The following clinical characteristics of the participants were collected from their medical charts: age, sex, body mass index (BMI; kg/m2), diagnosis of psychiatric disorders (International Classification of Diseases 10th Revision: ICD-10), restraint, catatonia according to the Diagnostic and Statistical Manual of Mental Disorders-Fifth Edition, daily dose of antipsychotic converted to chlorpromazine, daily dose of antidepressant converted to imipramine,25 history of VTE, anticoagulant use, D-dimer value (µg/mL), SFMC value, surgery within 4 weeks, trauma within 4 weeks, active cancer, infection, disseminated intravascular coagulation (DIC), hypertension, hyperlipidemia, diabetes mellitus, and fever (°C).
All statistical analyses were performed with IBM SPSS Statistics version 25.0 (IBM Corp., Chicago, IL, USA). Fisher’s exact test was performed for nominal variables, and the Mann–Whitney U-test was used for continuous variables to examine the differences between the VTE and non-VTE subject groups. Using SFMC values and presence or absence of VTE in patients with positive D-dimer results, the usefulness of SFMC for the diagnosis of VTE was examined using receiver operating characteristic (ROC) curve analysis. Optimal cutoff value of SFMC was determined by the ROC analysis. The non-parametric (trapezoidal rule) area under the ROC curve was calculated to indicate overall accuracy. The McNemar chi-square test was used to estimate the statistical significance of differences in specificity when utilizing different threshold SFMC values.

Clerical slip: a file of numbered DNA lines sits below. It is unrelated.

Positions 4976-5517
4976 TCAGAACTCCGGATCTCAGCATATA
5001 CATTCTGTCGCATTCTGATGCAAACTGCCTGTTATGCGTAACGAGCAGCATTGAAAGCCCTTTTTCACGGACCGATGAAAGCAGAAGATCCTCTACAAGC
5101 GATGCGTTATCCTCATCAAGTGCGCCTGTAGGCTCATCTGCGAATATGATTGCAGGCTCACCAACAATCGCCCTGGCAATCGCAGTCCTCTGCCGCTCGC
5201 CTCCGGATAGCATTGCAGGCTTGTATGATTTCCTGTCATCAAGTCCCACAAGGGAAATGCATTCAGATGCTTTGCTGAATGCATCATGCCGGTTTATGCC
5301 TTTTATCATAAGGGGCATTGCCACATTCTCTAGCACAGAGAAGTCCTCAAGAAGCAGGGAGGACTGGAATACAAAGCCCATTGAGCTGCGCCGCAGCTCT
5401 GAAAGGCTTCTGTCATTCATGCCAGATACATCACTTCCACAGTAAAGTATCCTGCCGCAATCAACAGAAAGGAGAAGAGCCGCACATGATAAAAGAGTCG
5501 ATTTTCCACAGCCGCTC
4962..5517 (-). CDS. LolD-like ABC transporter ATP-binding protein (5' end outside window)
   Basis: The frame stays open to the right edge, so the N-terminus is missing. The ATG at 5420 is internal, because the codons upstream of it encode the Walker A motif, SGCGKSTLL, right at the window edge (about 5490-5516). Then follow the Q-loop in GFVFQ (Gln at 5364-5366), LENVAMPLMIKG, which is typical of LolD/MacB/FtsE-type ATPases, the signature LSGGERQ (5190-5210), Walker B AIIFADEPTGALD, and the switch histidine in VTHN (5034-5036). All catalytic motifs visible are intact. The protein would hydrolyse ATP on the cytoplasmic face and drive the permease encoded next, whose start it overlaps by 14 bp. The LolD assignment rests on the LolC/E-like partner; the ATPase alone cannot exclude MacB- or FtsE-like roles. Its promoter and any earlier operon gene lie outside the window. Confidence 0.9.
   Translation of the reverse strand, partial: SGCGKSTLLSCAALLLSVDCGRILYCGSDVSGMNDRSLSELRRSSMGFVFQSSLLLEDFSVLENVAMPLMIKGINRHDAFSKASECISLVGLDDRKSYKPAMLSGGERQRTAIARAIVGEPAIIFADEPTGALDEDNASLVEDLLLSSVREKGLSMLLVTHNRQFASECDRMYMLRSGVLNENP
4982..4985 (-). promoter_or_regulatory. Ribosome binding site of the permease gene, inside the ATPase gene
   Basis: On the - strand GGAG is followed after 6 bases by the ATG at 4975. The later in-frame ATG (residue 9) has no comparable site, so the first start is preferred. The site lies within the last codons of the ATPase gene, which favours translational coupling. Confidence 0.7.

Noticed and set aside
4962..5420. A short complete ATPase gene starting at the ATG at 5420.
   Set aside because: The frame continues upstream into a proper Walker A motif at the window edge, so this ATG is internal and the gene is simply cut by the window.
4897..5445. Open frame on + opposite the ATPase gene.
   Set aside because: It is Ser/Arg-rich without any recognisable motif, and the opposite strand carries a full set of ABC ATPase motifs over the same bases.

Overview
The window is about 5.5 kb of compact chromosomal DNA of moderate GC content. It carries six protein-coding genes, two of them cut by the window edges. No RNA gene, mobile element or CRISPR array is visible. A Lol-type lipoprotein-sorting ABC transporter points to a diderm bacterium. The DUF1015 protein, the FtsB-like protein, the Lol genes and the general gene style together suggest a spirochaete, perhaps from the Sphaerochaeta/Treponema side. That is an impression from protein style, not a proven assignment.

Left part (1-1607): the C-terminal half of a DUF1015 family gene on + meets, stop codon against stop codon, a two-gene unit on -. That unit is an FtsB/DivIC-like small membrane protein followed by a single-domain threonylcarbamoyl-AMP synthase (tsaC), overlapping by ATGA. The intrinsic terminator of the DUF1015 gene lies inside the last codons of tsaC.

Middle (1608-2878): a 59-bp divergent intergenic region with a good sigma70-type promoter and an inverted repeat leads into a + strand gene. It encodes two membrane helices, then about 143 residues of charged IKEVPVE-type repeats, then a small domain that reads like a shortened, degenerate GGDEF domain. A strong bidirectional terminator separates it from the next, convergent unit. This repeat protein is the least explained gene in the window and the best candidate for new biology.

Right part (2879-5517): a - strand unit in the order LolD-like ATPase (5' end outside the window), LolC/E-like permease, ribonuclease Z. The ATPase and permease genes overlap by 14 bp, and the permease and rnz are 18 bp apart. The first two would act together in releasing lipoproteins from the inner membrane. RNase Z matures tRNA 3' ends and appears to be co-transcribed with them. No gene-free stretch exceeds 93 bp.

Power analysis was performed with R version 4.0.2. From previous studies, (9, 12) we estimated that one-third of psychiatric inpatients with a D-dimer value of 1 μg/mL or higher had VTE. Based on: (1) a one-sided significance level of 0.05; (2) power = 0.90; (3) Area Under the Curve (AUC) = 0.8; and (4) 1:3 ratio of the VTE-positive to the VTE-negative group, the minimum sample size to detect statistically significant differences was 38 subjects (10 subjects for the VTE-positive group and 28 subjects for the VTE-negative group, respectively). We therefore set a target sample size of 40 psychiatric inpatients with a D-dimer value of 1 μg/mL or higher.
This study was approved by the Ethics Committee Akita University Graduate School of Medicine and Faculty of Medicine (No. 1821) and conducted in accordance with the principles of the Declaration of Helsinki. Written informed consent was obtained from each participant after a full explanation of the study protocol prior to study commencement.
During the research period, 783 subjects were admitted to our hospital for the treatment of psychiatric disorders. Of these, 598 patients were excluded because of their refusal to participate, and 76 were excluded based on the exclusion criteria (2: iodine or iodine contrast agent sensitivity; 10: severe renal dysfunction; and 64: age < 20 years). Finally, 109 subjects without VTE symptoms participated in the study. Forty-seven subjects showed positive test results (D-dimer ≥ 1.0 µg/mL). SFMC was not measured in four subjects. Two patients were withdrawn from the study after the VTE screening: in one patient, severe renal dysfunction was revealed by a blood test conducted as part of the VTE screening and the other patient refused to undergo CT. Finally, 41 subjects underwent contrast CT. Participant selection is shown in Figure 1.